FACTS! FAX! 016 (30/07/96)
read your reply to the question about the accuracy of PC clocks (FFF 9/7/96) with
great interest. This was concern for me until I discovered a shareware
application that connects the PC to an atomic clock. It’s free and very useful.
quite a few commercial and shareware programs of that type on the net. They work
by dialling up servers that carry data from atomic time clocks in scientific and
military institutions, mostly in the US. Once connected they allow Windows time
to be synchronised with the atomic clock. Most of these programs have a range of adjustments, to allow for
time zone differences, though not all of them can compensate for the varying delays
that occur in the different signal paths, taken by the data as it is sent over
the net. There’s no way of knowing if the connection to the remote server is by
land-line, satellite or microwave link, or more probably a mixture of all
three. In any case the Windows clock can only be set to an accuracy of +/- one
second. Once the PC goes off-line or the connection to the server is broken,
the Windows clock will revert to its old habits and drift. Nevertheless, if you’re
interested they’re well worth a few minutes of download time. There’s a good
selection of shareware clock applications on: http://tucows.phx.cox.com/softsync.html.
you tell me whether there are any CD-ROM dictionaries or encyclopaedias, that
can be used with my Acorn A5000 computer.
you’ve doubtless discovered there are very few CD ROM titles written
specifically for the Acorn A5000, and most of those are educational
applications for schools. However, an Acorn version of Hutchinsons Encyclopaedia
(1992 vintage) is available for around £50, and there’s the Kingfisher
Micropedia at £70, though this is aimed at a 7 to 15 year age range. Both of
them can be obtained from REM Software who can be contacted on (01458) 253636. A
company called IMS produce translation software, that enables Acorn computers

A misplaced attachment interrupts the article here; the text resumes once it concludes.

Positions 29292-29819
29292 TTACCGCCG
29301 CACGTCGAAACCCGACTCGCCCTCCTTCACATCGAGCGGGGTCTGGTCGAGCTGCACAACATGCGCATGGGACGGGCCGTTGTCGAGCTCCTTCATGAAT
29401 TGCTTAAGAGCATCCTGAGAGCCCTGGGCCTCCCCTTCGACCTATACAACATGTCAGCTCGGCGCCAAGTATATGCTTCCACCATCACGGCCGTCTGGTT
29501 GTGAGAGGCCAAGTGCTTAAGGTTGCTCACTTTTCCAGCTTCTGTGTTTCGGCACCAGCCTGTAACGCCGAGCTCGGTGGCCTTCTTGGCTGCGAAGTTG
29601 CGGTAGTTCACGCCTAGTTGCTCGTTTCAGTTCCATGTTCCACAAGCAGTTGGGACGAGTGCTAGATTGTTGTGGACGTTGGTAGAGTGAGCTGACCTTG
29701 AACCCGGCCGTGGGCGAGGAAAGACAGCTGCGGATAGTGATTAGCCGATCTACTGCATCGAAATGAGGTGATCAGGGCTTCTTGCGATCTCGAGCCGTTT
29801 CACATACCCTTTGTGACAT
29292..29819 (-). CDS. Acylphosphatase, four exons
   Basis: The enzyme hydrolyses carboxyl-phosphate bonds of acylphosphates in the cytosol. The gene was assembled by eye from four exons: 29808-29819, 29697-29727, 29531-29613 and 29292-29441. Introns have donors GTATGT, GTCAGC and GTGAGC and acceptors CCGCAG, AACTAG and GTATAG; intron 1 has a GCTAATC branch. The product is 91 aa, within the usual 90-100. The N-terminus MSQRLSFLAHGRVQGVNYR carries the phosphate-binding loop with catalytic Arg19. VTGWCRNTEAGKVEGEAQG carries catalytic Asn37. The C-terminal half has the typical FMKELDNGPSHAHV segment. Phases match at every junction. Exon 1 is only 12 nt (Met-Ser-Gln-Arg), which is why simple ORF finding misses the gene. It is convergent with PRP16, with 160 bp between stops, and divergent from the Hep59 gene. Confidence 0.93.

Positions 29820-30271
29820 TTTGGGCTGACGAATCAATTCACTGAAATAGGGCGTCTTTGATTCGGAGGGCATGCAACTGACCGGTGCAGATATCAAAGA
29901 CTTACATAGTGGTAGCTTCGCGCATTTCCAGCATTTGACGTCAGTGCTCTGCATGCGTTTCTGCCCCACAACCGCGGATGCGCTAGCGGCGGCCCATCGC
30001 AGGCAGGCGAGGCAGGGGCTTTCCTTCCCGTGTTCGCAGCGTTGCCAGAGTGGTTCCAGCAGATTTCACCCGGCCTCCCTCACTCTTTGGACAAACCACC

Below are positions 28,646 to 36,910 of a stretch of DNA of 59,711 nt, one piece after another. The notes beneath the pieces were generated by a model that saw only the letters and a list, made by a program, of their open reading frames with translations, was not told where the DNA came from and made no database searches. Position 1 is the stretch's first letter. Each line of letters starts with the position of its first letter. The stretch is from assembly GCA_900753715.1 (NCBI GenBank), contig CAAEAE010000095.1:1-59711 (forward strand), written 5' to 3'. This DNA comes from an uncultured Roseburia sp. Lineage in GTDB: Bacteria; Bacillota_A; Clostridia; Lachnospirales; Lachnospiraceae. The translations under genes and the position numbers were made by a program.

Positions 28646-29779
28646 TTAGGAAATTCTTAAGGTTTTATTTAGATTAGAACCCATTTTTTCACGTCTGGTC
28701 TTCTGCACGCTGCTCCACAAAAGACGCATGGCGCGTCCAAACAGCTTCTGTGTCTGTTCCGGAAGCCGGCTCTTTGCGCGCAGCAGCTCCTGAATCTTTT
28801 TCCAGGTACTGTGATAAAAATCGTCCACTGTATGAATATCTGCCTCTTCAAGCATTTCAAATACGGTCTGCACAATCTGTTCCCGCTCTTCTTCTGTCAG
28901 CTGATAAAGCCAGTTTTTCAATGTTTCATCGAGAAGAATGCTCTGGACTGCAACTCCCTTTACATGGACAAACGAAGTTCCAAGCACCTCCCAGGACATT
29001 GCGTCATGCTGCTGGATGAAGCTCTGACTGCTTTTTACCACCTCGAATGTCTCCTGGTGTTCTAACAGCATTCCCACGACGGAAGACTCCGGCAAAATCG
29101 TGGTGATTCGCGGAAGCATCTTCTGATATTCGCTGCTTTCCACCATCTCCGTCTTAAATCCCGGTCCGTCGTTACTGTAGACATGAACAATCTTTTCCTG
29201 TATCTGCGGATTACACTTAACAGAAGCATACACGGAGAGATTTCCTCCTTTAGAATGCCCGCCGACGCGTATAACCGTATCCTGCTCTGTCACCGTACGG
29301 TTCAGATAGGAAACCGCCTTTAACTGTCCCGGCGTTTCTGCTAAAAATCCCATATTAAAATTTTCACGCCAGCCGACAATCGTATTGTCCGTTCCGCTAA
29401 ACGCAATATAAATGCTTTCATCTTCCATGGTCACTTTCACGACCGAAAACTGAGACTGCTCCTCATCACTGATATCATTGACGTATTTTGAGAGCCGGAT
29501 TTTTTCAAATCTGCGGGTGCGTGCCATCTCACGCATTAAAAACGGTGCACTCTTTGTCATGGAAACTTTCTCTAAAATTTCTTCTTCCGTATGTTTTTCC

to play certain CD-ROMs. They currently have ‘readers’ for several Dorling
Kindersley products, including My First Incredible Amazing Dictionary (7-10 age
group), and The Children’s Dictionary. They also cater a number of Microsoft
titles, such as Dinosaurs, Musical Instruments and Ancient Lands. IMS tell us
they’re working on a reader for Encarta, though they’re having difficulty with
the video clips. They’re working in collaboration with Microsoft and hope to
have it ready early next year. Reader software costs between £10 to £15, over
and above the cost of the CD ROM. You can get more details on (0117) 9799979.
weeks ago my Motorola 7500 GSM mobile phone was stolen from my car, as luck
would have it I had removed the SIM card, so it couldn’t be used. A friend has
offered to led me her phone for a couple of weeks, until I can arrange to get a
new one. It’s a Nokia 2110, that uses a miniature SIM card. I understand I can use
my SIM card, to assign the replacement phone my mobile number, but this model uses
a miniature SIM card. I can press out the miniature SIM on my card, but can I put
it back when I replace my Motorola handset?
SIM card carries all your subscriber details and you’re right, if you use it in
another GSM phone it effectively becomes yours. Carefully remove the insert card
with a sharp knife or scalpel, making sure to cut the four plastic ribs flush
to the side of the mini SIM. When you get the new phone you can pop the mini
SIM back into place on the card, and be sure it is lined up correctly. To stop
it falling out hold it in position with a strip of sticky tape on the back.
Alternatively, you could use a SIM card adaptor, they’re available from most
cellphone dealers from around £10.